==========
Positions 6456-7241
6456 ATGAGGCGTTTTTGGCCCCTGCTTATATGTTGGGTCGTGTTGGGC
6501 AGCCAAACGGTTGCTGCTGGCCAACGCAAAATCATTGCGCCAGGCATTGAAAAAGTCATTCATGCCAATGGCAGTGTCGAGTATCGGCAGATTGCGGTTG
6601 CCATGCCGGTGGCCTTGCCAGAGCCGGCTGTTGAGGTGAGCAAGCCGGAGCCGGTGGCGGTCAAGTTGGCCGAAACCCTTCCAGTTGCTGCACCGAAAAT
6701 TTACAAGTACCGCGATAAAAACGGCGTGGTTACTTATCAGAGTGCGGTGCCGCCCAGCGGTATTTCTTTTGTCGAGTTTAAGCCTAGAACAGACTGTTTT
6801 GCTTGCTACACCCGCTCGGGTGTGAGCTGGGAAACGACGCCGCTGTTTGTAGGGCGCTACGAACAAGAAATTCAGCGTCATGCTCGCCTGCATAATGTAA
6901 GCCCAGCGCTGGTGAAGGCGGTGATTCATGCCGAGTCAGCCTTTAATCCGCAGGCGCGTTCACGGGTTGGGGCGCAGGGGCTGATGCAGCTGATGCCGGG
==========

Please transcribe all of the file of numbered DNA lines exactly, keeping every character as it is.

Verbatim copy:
Positions 6456-7241
6456 ATGAGGCGTTTTTGGCCCCTGCTTATATGTTGGGTCGTGTTGGGC
6501 AGCCAAACGGTTGCTGCTGGCCAACGCAAAATCATTGCGCCAGGCATTGAAAAAGTCATTCATGCCAATGGCAGTGTCGAGTATCGGCAGATTGCGGTTG
6601 CCATGCCGGTGGCCTTGCCAGAGCCGGCTGTTGAGGTGAGCAAGCCGGAGCCGGTGGCGGTCAAGTTGGCCGAAACCCTTCCAGTTGCTGCACCGAAAAT
6701 TTACAAGTACCGCGATAAAAACGGCGTGGTTACTTATCAGAGTGCGGTGCCGCCCAGCGGTATTTCTTTTGTCGAGTTTAAGCCTAGAACAGACTGTTTT
6801 GCTTGCTACACCCGCTCGGGTGTGAGCTGGGAAACGACGCCGCTGTTTGTAGGGCGCTACGAACAAGAAATTCAGCGTCATGCTCGCCTGCATAATGTAA
6901 GCCCAGCGCTGGTGAAGGCGGTGATTCATGCCGAGTCAGCCTTTAATCCGCAGGCGCGTTCACGGGTTGGGGCGCAGGGGCTGATGCAGCTGATGCCGGG